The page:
Read more at Al Fanar Media

Boko Haram: Women captives spurned on return home

b_179_129_16777215_00_images_Africanwomen130318AA001.jpegMAIDUGURI, Nigeria — After three months of sexual abuse, Jummai Usman managed to escape the clutches of the Islamist terrorist group Boko Haram. But when she returned to her village of Bama last year, her loved ones shunned her.

"I was treated as if I was also Boko Haram," said Usman, 45, a mother of eight who now lives in a refugee camp here. "My relations, friends and neighbors were suspicious of me. I didn’t like the way people treated me back there, like they were suspecting I could lead the insurgents back to attack them. So I left."

Read more at USA Today

Desperate Afghans flee amid Taliban surge

AFG15225AA001 KABUL, Afghanistan — For the hundreds of Afghans who lined up before sunrise here at Kabul’s only passport office one recent morning, their slow steps were the first of a long, desperate journey out of their war-stricken nation

One applicant, 30-year-old house painter Hashmatullah Naimi from the neighboring province of Parwan, hoped to join the tens of thousands of Afghans who have already left their homeland in the last year in search of better jobs and a better life in Western Europe, a peril-filled trek that usually takes them through Pakistan, Iran, Turkey and Greece..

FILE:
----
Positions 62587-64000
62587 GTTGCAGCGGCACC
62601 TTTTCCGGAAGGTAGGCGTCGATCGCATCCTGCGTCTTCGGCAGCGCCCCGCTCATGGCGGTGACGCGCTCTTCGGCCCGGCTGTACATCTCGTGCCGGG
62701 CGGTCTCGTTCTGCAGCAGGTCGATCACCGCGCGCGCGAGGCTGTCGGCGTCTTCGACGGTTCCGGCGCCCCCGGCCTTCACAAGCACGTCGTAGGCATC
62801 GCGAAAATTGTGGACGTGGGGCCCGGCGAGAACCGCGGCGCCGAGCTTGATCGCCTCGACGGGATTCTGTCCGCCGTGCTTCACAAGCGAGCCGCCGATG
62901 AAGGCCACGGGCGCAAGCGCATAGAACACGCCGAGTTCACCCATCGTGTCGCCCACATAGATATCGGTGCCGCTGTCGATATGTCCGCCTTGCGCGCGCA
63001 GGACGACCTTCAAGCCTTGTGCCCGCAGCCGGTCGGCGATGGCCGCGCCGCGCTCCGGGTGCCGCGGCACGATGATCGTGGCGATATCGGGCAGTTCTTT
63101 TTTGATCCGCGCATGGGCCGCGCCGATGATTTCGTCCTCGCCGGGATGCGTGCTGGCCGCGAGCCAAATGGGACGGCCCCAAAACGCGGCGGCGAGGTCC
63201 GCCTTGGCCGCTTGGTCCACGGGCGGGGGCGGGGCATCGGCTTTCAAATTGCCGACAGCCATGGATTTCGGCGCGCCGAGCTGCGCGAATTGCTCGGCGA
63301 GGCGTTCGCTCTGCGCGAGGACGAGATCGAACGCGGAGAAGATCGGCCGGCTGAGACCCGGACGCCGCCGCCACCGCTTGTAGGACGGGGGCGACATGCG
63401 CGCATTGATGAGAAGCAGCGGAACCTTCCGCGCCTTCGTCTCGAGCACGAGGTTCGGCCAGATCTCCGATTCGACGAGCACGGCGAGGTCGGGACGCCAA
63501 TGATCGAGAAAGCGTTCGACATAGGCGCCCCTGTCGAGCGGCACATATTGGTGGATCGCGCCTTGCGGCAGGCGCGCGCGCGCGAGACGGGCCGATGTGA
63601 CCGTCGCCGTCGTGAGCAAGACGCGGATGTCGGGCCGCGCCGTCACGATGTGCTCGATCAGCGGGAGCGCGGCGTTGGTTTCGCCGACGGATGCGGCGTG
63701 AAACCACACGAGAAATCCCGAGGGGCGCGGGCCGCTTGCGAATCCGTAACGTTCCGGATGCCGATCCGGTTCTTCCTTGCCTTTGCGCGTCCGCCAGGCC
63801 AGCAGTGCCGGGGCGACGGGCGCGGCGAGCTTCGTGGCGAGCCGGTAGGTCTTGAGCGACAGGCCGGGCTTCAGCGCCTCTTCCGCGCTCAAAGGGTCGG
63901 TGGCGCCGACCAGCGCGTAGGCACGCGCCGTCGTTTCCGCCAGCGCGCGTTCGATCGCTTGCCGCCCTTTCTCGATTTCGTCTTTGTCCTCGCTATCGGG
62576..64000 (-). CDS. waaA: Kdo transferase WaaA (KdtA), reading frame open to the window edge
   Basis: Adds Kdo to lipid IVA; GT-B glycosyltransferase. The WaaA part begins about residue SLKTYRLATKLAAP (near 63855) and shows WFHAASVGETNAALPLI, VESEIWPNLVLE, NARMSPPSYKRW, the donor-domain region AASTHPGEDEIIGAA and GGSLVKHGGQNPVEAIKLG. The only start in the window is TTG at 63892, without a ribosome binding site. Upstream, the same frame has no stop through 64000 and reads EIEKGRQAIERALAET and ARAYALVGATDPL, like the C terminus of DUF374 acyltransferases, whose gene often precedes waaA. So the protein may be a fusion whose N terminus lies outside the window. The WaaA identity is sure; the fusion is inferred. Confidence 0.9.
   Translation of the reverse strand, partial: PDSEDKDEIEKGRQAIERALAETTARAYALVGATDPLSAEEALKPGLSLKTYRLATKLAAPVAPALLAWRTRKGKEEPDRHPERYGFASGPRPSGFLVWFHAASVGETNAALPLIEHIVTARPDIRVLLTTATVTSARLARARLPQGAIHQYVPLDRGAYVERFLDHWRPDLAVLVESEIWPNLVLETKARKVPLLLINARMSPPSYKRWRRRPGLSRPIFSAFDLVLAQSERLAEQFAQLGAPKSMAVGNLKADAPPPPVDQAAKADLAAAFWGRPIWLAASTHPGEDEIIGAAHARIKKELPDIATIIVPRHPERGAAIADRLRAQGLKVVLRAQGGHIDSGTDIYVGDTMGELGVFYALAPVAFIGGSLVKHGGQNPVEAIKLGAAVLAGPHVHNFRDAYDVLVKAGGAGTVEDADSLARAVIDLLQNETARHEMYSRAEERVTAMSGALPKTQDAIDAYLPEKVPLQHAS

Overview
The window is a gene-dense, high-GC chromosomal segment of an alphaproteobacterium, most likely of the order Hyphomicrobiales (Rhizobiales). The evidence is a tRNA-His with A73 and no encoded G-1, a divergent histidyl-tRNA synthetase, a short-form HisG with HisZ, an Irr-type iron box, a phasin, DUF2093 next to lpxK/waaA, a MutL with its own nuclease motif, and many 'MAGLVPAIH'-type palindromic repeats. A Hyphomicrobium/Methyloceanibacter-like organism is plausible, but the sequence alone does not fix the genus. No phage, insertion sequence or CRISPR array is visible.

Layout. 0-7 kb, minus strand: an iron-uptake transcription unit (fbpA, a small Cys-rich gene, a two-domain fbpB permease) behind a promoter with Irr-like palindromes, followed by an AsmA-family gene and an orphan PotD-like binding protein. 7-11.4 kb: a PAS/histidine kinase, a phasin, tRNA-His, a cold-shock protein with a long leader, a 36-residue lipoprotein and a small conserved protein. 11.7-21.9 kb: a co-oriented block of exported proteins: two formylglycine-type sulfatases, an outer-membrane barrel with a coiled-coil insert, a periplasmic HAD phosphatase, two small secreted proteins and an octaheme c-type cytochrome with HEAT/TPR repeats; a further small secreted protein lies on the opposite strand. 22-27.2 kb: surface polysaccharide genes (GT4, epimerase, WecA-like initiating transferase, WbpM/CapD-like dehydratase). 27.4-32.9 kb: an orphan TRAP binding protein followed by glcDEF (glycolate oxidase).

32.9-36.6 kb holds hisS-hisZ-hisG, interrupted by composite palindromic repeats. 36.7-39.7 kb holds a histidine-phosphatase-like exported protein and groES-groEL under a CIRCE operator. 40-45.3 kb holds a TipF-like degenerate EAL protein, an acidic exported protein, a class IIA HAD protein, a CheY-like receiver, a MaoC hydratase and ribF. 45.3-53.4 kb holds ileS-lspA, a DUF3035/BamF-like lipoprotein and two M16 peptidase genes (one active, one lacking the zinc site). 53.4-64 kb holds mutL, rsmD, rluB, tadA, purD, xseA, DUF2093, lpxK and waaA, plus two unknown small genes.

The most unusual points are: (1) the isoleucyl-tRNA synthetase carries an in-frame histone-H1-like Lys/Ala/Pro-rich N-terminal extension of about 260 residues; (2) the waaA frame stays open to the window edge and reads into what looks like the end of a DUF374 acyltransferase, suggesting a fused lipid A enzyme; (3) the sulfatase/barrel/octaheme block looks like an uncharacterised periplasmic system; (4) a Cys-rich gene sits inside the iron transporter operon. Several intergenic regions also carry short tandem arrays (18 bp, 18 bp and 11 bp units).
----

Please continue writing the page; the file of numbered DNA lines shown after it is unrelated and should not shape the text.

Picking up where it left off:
Read more at The Washington Times

Al-Shabab offers Somalis security, stability in exchange for Shariah law

AFR151515aa002BARAWE, Somalia — In this coastal city on the Horn of Africa, about 130 miles south of the capital of Mogadishu, the al-Shabab terrorist organization holds sway.

But unlike other parts of war-torn Somalia, peace reigns here, albeit precariously, under the al Qaeda-allied militants’ fundamentalist interpretation — and enforcement — of Islamic law.

Read more at The Washington Times

Cyprus' foreign minister says hijacker was 'psychologically unstable'

EGY130705aa001 CAIRO — An Egyptian man hijacked a passenger jet and forced it to land at Larnaca airport in Cyprus on Tuesday in an incident that Cyprus' president said was related to a woman, not terrorism.